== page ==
There are dictionary definitions that use words like “untidy,” “crowded,” and “disorderly.” I’ve heard ubiquitous definitions from professional organizers like, “anything you don’t love,” and “things that don’t have a home,” but I didn’t have my own words for clutter. After lots of ruminating, here’s what I finally came up with:
Clutter is stuff that gets in the way.
Thud. I know, it’s not catchy or particularly illuminating, but for me, clutter is really that simple. If it gets in the way, it’s clutter. Clutter can also extend to our time, activities, thoughts and attitudes, but let’s keep it to the tangible, for now.
So why was it so hard for me to define clutter? Because the effects of clutter are complicated and far-reaching. Most of us don’t try to deal with our clutter until the negative consequences are very obvious: we can’t use a space for its intended purpose; we don’t invite guests into our homes; we have no time for family or friends; we can’t get our jobs done.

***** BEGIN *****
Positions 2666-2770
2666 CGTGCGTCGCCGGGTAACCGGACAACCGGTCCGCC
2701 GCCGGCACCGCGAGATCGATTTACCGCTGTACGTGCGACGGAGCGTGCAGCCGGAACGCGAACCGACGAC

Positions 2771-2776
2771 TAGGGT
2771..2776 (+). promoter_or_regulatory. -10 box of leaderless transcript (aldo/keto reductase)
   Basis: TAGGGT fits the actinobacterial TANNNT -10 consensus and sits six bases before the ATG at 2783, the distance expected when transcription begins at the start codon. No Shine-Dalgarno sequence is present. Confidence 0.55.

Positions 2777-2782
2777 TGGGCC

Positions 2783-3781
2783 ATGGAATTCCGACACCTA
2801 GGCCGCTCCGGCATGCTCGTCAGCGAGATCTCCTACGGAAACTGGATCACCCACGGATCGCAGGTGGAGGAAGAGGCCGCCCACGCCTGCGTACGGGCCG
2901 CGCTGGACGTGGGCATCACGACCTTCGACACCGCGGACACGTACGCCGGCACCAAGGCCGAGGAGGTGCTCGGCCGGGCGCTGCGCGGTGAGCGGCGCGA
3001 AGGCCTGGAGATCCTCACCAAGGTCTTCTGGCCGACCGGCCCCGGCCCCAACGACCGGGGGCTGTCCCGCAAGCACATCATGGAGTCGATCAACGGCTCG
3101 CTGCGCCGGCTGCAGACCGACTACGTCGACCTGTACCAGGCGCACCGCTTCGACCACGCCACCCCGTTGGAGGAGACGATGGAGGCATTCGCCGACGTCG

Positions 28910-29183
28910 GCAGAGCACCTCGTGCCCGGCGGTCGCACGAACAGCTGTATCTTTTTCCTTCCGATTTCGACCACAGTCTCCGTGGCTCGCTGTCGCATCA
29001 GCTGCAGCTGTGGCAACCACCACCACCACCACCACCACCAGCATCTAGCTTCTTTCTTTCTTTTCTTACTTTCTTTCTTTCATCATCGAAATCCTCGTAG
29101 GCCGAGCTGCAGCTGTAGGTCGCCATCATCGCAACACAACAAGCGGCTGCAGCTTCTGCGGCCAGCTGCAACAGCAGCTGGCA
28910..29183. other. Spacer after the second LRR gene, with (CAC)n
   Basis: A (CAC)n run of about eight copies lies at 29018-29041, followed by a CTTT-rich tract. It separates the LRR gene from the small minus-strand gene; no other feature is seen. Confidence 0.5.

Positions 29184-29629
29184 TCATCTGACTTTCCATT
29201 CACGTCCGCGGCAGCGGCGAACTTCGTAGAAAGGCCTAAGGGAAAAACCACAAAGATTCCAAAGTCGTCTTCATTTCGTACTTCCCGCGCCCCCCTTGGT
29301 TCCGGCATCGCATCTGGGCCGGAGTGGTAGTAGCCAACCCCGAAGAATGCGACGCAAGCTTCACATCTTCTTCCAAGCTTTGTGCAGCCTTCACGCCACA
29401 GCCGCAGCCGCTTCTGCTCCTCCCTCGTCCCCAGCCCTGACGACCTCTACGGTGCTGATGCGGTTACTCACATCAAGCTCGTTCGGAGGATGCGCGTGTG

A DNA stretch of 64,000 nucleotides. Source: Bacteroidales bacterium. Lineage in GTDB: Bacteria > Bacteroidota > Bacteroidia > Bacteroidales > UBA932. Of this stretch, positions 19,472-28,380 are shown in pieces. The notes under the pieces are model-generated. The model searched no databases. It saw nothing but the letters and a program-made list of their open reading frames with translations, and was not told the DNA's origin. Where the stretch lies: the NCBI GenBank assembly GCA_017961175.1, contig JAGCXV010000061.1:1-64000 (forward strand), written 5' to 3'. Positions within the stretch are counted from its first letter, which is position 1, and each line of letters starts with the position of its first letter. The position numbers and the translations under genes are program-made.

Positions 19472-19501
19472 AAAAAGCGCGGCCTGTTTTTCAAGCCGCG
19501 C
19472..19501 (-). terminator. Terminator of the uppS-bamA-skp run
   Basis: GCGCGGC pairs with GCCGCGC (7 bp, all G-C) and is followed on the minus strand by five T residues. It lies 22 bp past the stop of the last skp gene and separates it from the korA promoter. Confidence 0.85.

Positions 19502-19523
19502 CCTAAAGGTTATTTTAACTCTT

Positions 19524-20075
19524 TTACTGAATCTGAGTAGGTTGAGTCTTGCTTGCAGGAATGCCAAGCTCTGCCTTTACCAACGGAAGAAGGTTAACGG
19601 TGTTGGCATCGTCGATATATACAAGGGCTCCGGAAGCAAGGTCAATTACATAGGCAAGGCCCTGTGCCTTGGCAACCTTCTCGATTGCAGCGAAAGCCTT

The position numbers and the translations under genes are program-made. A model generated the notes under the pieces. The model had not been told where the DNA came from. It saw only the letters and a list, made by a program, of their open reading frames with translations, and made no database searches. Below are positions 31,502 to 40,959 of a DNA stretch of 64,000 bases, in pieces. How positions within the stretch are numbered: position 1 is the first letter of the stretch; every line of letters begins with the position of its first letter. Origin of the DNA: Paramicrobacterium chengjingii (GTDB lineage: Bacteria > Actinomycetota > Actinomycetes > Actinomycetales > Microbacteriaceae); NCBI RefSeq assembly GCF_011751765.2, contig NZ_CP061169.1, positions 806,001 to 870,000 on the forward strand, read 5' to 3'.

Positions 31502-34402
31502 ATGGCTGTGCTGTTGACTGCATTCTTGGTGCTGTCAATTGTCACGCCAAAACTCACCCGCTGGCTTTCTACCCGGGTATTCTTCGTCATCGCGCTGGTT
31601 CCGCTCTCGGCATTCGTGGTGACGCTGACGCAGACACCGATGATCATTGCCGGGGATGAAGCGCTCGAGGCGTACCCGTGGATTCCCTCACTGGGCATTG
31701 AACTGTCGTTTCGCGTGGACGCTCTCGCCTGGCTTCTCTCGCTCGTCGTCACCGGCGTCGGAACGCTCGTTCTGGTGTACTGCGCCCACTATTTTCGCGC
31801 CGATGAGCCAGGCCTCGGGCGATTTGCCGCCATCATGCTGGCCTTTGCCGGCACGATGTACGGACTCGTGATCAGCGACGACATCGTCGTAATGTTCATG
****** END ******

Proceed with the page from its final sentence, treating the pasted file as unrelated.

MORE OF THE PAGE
But there are also not-so-obvious effects of clutter. A UCLA study linked clutter with increased cortisol, a measure of stress. Another study found that women in cluttered kitchens consume more calories. It appears that clutter also gets in the way of our peace of mind and ability to make good choices.
I’d love to hear about the subtle effects clutter has on you. If you’re not sure, try a simple experiment of keeping one small area clutter free. Maybe a corner of your desk, the passenger seat in your car, or the counter around your bathroom sink. Just create one tiny space where you can experience what it’s like to not have anything in your way. Let me know what you discover!